CHATHAM – Petite quahogs are off the menu, at least in Massachusetts.
The state marine fisheries advisory commission has removed quahogs from a draft regulation that proposed allowing the in-state sale of undersized farm-raised oysters, surf clams and quahogs. Removing so-called “petite” or “gem” quahogs from the proposal was endorsed by Division of Marine Fisheries Director David Pierce and came at the strong urging of local commercial shellfishmen.
“We're very happy about this,” said Shellfish Constable Renee Gagne.
Local harvesters feared that allowing aquaculture-raised quahogs to be sold in-state at seven-eighths inch, rather than the current one-inch legal size, would flood the market with undersized quahogs, force down prices, impact the sustainability of the fishery and lead to enforcement difficulties.
Pierce cited “spirited” discussion at a public hearing on the proposal in Chatham last month in making his recommendation.
“The potential to open in-state markets to undersized quahogs was characterized as an 'existential threat' by a Chatham municipal official as he feared the net effect would be a depressed price for wild-caught quahogs,” Pierce stated in his Aug. 4 recommendation.
He wrote that his decision to recommend removal of quahogs from the regulation was difficult, but that it would be inappropriate to allow in-state sale of petite quahogs at this time.
“My decision to maintain the status quo was driven by comments, particularly from the town of Chatham, which highlighted that the proposal may undermine compliance resulting in an undue burden on municipal enforcement and potentially negatively impact local abundance,” Pierce wrote. “While the nuances of the oyster and surf clam industries mitigate the majority of the enforcement and biological concerns, they are more relevant for quahogs.”
The difference, he said, is the scale of the wild quahog fishery. There are more than 450 wild harvesters in the 39 towns in the state, most of whom harvest by rake and hand and represent about 67 percent of the state's commercial quahog landing value. Aquaculture is the predominant source of oysters, with little wild fishery, and the surf clam industry is primarily conducted by small dredge boats, according to Pierce.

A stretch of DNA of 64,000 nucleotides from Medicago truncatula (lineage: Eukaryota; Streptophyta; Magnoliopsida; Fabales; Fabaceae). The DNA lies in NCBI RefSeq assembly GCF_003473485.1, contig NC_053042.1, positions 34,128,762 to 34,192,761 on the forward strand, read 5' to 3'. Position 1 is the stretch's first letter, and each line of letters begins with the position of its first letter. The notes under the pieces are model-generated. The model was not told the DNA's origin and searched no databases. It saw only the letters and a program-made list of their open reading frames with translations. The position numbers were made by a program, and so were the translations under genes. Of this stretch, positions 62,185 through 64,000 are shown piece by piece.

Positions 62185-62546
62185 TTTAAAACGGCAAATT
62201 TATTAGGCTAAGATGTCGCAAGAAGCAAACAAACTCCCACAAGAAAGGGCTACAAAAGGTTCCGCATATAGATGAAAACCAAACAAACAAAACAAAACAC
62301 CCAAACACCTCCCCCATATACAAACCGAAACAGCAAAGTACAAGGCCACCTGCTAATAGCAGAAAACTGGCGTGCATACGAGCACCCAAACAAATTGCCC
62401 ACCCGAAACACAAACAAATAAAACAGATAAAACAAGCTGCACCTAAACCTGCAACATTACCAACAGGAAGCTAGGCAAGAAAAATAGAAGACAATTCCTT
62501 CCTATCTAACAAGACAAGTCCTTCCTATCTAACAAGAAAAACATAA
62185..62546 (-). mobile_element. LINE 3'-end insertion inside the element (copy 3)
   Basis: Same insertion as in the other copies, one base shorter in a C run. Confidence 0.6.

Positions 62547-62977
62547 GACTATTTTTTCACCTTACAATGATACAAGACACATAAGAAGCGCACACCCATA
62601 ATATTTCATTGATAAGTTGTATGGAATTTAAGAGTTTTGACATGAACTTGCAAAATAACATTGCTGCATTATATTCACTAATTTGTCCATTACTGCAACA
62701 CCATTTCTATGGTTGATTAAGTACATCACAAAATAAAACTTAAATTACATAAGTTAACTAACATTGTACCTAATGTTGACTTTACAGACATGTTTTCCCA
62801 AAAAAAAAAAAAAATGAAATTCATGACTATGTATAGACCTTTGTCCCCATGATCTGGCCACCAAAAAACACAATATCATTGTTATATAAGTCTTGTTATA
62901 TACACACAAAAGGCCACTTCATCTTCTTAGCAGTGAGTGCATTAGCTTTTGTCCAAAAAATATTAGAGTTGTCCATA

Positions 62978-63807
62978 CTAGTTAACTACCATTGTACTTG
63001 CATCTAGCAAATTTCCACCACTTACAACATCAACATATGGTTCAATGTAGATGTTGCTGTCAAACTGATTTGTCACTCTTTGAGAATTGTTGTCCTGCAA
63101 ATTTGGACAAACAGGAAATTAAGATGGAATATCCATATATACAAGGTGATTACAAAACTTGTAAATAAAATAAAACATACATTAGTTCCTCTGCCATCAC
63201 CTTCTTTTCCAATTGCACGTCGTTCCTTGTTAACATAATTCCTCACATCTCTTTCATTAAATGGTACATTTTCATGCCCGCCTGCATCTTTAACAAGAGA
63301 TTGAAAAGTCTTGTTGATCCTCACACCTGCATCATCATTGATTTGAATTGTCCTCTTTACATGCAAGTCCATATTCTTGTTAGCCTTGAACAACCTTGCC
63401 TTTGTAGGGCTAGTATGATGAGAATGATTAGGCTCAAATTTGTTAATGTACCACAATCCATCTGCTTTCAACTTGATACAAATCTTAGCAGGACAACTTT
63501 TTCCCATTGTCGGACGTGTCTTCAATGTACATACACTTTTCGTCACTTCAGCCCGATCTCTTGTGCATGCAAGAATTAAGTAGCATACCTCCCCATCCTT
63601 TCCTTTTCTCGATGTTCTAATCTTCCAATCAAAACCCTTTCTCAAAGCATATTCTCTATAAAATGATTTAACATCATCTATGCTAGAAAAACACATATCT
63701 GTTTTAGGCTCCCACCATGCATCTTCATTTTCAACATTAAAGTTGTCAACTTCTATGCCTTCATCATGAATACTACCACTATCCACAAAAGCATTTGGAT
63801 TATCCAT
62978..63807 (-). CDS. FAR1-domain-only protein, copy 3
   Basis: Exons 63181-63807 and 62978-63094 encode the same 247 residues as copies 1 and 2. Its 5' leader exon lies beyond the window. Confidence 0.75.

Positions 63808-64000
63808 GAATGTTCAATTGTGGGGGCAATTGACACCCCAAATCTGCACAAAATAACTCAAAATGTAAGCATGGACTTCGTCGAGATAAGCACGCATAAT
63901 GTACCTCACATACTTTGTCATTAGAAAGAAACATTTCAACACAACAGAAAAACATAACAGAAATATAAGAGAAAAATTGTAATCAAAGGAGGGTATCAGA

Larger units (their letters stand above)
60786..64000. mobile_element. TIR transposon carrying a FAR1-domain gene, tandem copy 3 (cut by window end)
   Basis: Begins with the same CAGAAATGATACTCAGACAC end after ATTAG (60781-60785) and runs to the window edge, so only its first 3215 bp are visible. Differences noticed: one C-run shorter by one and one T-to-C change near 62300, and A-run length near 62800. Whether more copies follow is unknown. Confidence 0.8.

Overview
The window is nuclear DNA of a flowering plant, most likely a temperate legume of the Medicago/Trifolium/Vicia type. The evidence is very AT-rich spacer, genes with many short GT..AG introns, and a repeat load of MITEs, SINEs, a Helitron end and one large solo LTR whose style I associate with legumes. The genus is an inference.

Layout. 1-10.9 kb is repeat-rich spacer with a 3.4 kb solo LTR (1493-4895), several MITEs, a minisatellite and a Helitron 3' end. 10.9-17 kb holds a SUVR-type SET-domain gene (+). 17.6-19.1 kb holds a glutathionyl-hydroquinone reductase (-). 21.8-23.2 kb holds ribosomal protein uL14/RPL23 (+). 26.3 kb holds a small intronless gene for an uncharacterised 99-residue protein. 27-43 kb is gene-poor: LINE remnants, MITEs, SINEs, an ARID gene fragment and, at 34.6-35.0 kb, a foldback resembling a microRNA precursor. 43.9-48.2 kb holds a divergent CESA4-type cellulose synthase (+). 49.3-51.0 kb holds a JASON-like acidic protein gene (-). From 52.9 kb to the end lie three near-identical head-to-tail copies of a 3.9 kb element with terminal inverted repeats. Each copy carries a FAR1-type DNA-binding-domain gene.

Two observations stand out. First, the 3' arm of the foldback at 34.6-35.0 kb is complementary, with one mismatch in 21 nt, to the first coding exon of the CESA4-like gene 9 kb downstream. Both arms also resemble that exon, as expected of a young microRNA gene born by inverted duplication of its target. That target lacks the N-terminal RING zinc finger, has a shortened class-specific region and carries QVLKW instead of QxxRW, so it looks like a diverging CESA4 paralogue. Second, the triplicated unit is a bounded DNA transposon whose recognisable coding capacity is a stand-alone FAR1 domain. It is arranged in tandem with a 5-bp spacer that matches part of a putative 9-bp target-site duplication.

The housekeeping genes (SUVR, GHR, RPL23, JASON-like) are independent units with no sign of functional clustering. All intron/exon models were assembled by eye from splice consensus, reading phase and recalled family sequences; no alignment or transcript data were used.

Chatham has the largest quahog fishery on the Cape, with landings last year of 21,295 bushels worth $1.4 million. More than 300 commercial shellfish permits were issued this year. About half shellfish full-time, and most target quahogs.
If wild harvesters illegally take undersized quahogs to compete with aquaculture-raised product, “the impact could be widespread,” Pierce wrote, under cutting the health and threatening sustainability of the resource state-wide. “This could result in impacts affecting the biological and economic sustainability of the wild fishery. Addressing this potential non-compliance would be at the feet of municipal shellfish wardens who in many cases are overextended.”
Pierce wrote that he was uncomfortable making a recommendation on undersized quahogs at this time and that “there may be things to learn about compliance and enforcement” over time after allowing the in-state sale of petite oysters.
A 2010 regulation allowed the sale of undersized, farm-raised oysters and quahogs out of state. Last year, the Massachusetts Aquaculture Association asked that the prohibition on in-state sale be lifted. According to Pierce's memo, the group said market demand had shifted, making the undersized shellfish more attractive at the retail level and that it was sometimes difficult to find dealers with out of state accounts to buy the products under the current structure, which made it difficult to maintain a branded product year round. They argued that they should be able to harvest and sell their product when most beneficial to their business and not be subject to wild harvest minimum sizes that are designed to protect spawning stock.
Shellfish farmers can still harvest petite quahogs for sale out of state, under previously existing regulations.
Local shellfishermen had argued that a black market in undersized quahogs could develop in the wild fishery, and that could reduce spawning stock and cut into Chatham's otherwise very productive resource.